Once Ali had finished and handed a draft of the document for the priest to check and approve, a number of copies were printed out and then a very small, but quite formal  signing ceremony took place. Ali signed on our behalf, and the priest signed on behalf of the village. Once that was complete, the priest started heading rapidly for the door gesticulating animatedly and telling Ali to go with him, which, of course, she did, rushing out of the door behind him, closing it quickly behind her as she left.
I had no idea what was happening so I just stayed home and waited, knowing that Ali would re-appear at some time and tell me all about it.
It transpired that she was taken all over the village to hunt down every one of those 'interested parties', so that everything could be explained in detail to each one of them, and each could read and check the written application and be given their copy of it. This included visiting the Mayor at her house, waiting for the Police to arrive at the Priests house for their consultation, and even trudging about in the fields looking for a number of the other people who had to be consulted, after all this was a work day!
Eventually, after hours of me not knowing where Ali was, or what she was having to do, she arrived back home and sat down, exhausted, to explain it all to me. 
We had succeeded in booking the Community Centre, but we would have to pay for it, which came as something of a surprise as we had been led to believe that such community events could be held at nil cost, and that we would have to take electricity meter readings so that we could pay for the electricity we used, which we did expect.
But, at last we had it. The building was ours, we knew where to get the key to allow ourselves in and to set up for the event. Great! We were ready!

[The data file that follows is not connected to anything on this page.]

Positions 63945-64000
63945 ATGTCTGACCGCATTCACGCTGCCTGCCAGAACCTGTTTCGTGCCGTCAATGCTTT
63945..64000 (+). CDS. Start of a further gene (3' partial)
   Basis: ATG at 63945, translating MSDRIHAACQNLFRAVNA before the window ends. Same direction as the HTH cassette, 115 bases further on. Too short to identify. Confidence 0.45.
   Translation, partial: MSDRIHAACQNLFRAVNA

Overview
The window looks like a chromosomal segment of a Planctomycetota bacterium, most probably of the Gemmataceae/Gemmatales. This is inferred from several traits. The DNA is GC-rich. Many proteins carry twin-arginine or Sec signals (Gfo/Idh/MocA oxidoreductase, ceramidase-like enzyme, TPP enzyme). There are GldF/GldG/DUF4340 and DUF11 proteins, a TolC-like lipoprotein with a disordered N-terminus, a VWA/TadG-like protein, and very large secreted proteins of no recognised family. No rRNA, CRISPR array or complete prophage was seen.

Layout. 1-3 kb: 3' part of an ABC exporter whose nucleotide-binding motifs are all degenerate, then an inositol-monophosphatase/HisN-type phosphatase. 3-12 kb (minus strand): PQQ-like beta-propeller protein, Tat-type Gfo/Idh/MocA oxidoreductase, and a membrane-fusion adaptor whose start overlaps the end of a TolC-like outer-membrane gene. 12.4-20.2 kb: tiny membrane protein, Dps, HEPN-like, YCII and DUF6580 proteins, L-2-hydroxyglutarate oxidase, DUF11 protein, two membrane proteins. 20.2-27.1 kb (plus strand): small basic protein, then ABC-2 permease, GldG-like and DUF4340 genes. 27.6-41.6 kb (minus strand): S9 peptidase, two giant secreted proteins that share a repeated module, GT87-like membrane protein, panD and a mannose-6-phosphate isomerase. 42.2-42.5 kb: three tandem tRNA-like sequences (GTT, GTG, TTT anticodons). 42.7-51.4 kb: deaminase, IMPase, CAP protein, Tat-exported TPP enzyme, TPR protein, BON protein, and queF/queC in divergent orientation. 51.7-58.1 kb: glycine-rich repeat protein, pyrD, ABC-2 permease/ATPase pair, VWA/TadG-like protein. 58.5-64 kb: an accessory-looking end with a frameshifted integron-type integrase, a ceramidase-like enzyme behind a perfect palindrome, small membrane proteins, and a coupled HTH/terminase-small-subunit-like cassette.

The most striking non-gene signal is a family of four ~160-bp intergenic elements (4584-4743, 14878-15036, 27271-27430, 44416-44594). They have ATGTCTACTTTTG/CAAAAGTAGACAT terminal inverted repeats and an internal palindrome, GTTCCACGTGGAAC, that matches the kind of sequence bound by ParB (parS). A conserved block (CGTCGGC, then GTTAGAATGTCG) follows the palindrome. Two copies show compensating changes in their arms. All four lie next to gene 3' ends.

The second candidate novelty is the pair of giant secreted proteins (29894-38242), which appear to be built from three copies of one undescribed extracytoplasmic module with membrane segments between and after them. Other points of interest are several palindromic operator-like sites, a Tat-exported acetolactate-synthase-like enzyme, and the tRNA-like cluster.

We went down and had  a look around and the Hall was just what we needed. A nice big open space, plenty of tables and chairs, a small stage, plenty of light and easy to get to. It was perfect, except for one small thing, it doesn't have a toilet! 
In all or our deliberations we hadn't even thought to ask that question, we had just assumed that there would be one there. 
As anyone who ever spends any time at all with children will know, a toilet is a relatively essential thing to have around. It seemed that this one 'small' oversight on our part would completely scupper our plans, and after all of the hard work that Ali had gone through to make all of the arrangements, it was a real disappointment.
John and I took Ali to the village bar, (which is just over the road from the Community Centre) for a quiet drink and to consider our options, which included maybe incurring even further cost of hiring a portable toilet, if we could even find one!. 
Gica and Nutsi, who own the bar, greeted us in their usual friendly and enthusiastic fashion, but also quite quickly realised that we had fairly weighty things on our minds, and asked what our problems were. When we explained, Gica, as he very often does, quickly came up with the answer for us. He would leave the cafe toilets unlocked and any of us could come and use them if we had the need, and as they were literally a minute's walk from the Community Centre, it really was the answer we needed.
So that was it, we had the Hall, we had our dates, we had toilets, all we had to do was get the children to attend.